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Going Back to the Epic Tales

Since the Shiva trilogy burst into the market, readers seem to be lapping up the mythological genre, we ask a few Hyderabadis their take on the trend

Published: 08th November 2014 06:00 AM  |   Last Updated: 08th November 2014 06:00 AM   |  A+A-

Bastab

HYDERABAD: Over the past couple years, bookstores across the city have increasingly been lining up their shelves with mythological thrillers by Indian authors. For now, it seems that the trend of reading mythological genre has attracted crowds to explore the imaginative re-interpretation of the age old epics. With social media updates on every new novel in the market, content is no longer a constraint.

And the trend seems to spell good times for the upcoming prolific Indian authors like Ashwin Sanghi, Kavita Kane, Anand Neelakantan, Anant Pai, whose research to weave a plot with both mythology and suspense appears to have captivated the readers.

“What Chetan Bhagat is to modern Indian English writing, Amish Tripathy is to Indian mythological novels. We have seen so many authors coming up with mythological novels just to replicate Amish’s tremendous success with the Meluhas. I do like the genre, up to a certain extent,” says Bastab Chakraborthy, a software Engineer at Tata Consultancy Services and the owner of Between the Lines website.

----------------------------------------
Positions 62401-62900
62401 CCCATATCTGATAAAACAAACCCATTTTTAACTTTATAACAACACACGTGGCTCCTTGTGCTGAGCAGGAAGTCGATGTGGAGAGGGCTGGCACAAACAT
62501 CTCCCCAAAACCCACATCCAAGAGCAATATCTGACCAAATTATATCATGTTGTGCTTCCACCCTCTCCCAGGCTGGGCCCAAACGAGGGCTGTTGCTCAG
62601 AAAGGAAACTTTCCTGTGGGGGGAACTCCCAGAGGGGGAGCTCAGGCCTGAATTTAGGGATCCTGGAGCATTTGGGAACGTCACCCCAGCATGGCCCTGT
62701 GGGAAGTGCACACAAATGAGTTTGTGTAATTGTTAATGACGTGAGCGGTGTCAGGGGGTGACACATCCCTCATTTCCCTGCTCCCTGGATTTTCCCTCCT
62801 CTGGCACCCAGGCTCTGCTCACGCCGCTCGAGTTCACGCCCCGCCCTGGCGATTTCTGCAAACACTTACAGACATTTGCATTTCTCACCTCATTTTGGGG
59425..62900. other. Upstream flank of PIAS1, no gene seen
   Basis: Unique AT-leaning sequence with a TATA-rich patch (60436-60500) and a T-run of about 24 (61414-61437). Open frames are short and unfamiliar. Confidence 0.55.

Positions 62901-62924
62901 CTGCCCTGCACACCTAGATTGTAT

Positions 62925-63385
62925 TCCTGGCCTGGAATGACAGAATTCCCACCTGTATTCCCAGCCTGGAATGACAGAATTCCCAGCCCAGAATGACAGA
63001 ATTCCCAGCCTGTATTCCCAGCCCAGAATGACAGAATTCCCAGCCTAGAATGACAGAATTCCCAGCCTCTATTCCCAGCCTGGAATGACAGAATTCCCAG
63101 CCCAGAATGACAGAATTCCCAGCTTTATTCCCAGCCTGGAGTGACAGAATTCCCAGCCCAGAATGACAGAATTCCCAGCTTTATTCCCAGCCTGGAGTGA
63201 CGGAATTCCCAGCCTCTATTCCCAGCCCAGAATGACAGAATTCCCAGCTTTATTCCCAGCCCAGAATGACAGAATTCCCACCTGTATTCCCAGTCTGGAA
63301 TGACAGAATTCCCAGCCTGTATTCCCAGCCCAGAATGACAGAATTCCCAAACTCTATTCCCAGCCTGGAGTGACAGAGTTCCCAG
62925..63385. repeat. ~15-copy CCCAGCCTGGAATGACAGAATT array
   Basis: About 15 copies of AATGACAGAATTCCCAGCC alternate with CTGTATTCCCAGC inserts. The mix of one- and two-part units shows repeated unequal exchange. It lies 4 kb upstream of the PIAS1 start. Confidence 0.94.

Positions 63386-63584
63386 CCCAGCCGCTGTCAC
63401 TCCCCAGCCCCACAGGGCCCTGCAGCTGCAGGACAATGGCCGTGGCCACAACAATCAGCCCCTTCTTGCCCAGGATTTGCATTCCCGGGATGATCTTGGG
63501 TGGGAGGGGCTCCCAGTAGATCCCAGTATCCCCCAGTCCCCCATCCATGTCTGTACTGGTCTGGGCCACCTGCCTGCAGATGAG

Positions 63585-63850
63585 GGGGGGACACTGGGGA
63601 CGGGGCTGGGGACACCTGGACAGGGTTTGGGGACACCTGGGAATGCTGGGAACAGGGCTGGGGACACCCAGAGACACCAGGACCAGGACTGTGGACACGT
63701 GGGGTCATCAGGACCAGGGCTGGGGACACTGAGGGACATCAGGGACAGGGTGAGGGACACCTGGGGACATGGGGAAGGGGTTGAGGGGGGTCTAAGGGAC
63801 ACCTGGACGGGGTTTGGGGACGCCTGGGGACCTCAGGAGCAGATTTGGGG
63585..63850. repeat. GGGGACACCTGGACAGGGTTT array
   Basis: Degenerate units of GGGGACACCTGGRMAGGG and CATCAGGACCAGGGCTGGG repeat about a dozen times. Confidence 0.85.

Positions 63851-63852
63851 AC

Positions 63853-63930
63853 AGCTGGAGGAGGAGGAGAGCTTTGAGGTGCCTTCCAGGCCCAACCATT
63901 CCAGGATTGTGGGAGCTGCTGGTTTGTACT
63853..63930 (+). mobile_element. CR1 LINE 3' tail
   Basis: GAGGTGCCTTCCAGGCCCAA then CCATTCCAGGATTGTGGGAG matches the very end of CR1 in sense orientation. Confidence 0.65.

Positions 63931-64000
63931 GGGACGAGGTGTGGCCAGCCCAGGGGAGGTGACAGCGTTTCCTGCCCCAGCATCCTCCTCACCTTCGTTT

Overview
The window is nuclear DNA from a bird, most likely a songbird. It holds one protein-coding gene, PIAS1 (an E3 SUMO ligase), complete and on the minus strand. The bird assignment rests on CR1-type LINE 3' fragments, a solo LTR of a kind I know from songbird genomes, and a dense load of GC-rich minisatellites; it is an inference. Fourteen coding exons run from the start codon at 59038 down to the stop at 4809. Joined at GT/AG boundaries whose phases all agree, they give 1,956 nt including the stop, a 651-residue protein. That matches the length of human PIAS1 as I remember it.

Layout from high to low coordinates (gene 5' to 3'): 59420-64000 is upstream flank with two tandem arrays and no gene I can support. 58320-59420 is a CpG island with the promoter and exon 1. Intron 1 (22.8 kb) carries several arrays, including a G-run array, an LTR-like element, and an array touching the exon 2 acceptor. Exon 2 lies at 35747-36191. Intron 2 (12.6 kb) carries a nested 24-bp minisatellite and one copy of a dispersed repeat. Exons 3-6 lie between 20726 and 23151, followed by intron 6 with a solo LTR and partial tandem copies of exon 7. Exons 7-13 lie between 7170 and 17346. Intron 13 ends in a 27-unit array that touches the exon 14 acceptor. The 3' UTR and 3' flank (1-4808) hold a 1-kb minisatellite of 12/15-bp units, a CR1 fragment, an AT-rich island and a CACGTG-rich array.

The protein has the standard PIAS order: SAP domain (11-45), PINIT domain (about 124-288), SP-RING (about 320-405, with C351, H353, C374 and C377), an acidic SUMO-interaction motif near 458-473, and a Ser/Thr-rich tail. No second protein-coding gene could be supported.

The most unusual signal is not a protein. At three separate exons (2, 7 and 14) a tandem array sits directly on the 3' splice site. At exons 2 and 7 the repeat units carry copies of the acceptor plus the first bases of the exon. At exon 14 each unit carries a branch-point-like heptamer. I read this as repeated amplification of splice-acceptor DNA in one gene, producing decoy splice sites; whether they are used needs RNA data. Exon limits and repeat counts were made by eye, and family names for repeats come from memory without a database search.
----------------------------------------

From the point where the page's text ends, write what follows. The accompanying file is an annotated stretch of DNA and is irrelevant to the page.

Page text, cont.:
Novels like ‘Karna’s Wife’ and ‘The Palace of Illusions’ told from the perspective of the protagonist not only narrate the most important aspects of Mahabharata but also bring out the Indian flavour of fantasy which include detailed character sketches of Uruvi and Draupadi from the epic.

Kavita Kane, the author of ‘Karna’s Wife’ says, “Epics are a huge canvas of human psychology. The most remarkable part is that we identify the characters in our daily lives. The response for the genre is huge, especially from the youth. It’s not the black and white areas of a character, but the shades of grey that interest readers. Mythology has always been a part of our education and entertainment. It is the perspective of the protagonist that matters the most. Mythology gives a larger-than-life image and proves that characters are nothing but a product of circumstances and situations.”

However, like any other trend that reaches its peak and then slowly fades away to return later on, some opine that for now the trend is here to stay.

“Mythologies are exceptional events presented as extraordinary events. But even they are losing the appeal with the present generation. Ashok Banker has done a brilliant job in recreating the entire Ramayana for us to make it breathtaking capturing the epic for modern readers”, says Sanjana Varma, an avid reader and an intern at JWT Advertising Agency.

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